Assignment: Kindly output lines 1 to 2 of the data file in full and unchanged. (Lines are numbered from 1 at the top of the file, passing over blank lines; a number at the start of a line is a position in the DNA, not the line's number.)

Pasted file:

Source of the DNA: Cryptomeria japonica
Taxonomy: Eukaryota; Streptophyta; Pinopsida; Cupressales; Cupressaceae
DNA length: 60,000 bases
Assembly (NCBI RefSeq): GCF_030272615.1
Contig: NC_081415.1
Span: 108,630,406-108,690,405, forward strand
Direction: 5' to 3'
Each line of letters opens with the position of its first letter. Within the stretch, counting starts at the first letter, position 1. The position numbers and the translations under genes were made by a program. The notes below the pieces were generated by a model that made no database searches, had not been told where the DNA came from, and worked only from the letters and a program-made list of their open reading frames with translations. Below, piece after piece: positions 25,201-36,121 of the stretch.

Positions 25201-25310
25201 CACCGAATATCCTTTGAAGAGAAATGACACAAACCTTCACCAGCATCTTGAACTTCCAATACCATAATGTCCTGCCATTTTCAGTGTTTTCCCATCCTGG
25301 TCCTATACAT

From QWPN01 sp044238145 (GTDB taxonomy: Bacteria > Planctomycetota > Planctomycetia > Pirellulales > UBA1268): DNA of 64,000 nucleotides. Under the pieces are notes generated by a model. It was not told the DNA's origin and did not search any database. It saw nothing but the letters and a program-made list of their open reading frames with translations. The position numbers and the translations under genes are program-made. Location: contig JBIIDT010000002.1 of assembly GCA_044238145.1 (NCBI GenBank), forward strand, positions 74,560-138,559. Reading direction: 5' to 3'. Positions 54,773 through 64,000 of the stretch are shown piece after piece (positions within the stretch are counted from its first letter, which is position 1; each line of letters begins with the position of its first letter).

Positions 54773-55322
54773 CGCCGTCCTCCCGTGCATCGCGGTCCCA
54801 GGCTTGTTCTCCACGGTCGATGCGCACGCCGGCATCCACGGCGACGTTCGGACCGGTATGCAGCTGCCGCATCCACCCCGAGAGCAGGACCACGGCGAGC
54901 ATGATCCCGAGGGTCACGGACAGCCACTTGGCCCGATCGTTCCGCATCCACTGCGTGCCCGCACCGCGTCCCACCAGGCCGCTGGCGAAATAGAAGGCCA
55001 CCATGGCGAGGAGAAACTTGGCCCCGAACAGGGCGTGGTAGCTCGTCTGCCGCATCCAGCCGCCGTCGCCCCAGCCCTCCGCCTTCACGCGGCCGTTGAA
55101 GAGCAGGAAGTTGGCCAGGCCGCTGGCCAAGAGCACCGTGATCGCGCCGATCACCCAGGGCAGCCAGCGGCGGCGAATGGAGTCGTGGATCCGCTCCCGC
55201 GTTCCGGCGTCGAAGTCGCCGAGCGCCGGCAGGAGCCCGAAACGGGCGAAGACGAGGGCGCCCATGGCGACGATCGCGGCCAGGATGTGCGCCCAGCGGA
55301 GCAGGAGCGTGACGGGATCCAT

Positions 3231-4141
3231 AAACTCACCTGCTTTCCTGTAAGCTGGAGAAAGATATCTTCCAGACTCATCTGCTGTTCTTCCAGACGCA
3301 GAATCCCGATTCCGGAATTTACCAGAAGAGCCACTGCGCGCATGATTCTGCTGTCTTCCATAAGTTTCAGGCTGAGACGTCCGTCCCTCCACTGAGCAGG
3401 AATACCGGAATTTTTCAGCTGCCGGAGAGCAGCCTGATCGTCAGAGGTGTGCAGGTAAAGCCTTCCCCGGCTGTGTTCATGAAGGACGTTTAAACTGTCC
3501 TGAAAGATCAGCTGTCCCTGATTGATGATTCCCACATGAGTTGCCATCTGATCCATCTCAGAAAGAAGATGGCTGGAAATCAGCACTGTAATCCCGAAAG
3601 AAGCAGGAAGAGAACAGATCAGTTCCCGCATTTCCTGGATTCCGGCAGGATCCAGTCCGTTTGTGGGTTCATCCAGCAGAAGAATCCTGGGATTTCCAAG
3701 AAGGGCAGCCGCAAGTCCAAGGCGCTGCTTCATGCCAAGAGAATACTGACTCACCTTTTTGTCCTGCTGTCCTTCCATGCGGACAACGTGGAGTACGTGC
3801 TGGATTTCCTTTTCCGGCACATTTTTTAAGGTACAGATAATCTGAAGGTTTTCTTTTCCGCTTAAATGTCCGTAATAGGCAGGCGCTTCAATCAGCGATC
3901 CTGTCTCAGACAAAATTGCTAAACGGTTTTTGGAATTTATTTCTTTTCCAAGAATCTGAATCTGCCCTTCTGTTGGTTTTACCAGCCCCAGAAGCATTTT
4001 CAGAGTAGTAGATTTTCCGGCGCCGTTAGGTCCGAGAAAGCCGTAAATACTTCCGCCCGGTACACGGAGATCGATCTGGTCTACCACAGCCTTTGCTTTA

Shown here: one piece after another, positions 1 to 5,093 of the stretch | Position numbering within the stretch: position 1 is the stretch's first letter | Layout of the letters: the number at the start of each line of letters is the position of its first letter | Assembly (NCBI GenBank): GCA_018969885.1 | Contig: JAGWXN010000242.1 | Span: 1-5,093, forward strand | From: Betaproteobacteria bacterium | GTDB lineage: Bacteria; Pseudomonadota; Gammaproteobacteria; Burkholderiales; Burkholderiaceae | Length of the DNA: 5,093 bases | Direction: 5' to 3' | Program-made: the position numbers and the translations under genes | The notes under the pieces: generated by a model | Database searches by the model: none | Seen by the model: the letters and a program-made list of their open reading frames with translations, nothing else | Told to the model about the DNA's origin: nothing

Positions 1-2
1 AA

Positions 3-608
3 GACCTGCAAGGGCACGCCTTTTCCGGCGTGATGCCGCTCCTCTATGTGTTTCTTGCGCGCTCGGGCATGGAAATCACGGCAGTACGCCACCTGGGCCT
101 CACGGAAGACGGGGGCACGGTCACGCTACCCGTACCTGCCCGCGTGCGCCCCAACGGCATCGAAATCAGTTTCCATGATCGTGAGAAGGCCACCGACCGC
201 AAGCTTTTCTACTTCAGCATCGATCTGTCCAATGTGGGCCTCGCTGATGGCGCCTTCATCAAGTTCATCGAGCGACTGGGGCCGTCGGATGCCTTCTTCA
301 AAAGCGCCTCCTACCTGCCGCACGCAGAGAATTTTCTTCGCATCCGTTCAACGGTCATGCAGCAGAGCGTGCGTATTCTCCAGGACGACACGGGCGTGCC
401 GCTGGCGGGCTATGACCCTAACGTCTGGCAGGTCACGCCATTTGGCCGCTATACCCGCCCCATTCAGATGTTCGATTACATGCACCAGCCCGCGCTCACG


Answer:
Source of the DNA: Cryptomeria japonica
Taxonomy: Eukaryota; Streptophyta; Pinopsida; Cupressales; Cupressaceae